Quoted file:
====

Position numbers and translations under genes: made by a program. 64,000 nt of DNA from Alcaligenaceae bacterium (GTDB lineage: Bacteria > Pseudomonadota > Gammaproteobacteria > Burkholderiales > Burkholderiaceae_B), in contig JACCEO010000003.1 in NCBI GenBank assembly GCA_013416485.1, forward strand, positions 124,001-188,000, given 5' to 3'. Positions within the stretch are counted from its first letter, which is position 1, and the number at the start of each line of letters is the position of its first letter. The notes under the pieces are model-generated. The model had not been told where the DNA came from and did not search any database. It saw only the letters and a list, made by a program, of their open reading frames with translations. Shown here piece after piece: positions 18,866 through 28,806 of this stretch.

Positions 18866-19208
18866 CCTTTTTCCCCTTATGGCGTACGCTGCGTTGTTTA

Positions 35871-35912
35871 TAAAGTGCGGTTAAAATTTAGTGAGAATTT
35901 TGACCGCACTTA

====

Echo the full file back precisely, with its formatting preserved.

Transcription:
Position numbers and translations under genes: made by a program. 64,000 nt of DNA from Alcaligenaceae bacterium (GTDB lineage: Bacteria > Pseudomonadota > Gammaproteobacteria > Burkholderiales > Burkholderiaceae_B), in contig JACCEO010000003.1 in NCBI GenBank assembly GCA_013416485.1, forward strand, positions 124,001-188,000, given 5' to 3'. Positions within the stretch are counted from its first letter, which is position 1, and the number at the start of each line of letters is the position of its first letter. The notes under the pieces are model-generated. The model had not been told where the DNA came from and did not search any database. It saw only the letters and a list, made by a program, of their open reading frames with translations. Shown here piece after piece: positions 18,866 through 28,806 of this stretch.

Positions 18866-19208
18866 CCTTTTTCCCCTTATGGCGTACGCTGCGTTGTTTA

Positions 35871-35912
35871 TAAAGTGCGGTTAAAATTTAGTGAGAATTT
35901 TGACCGCACTTA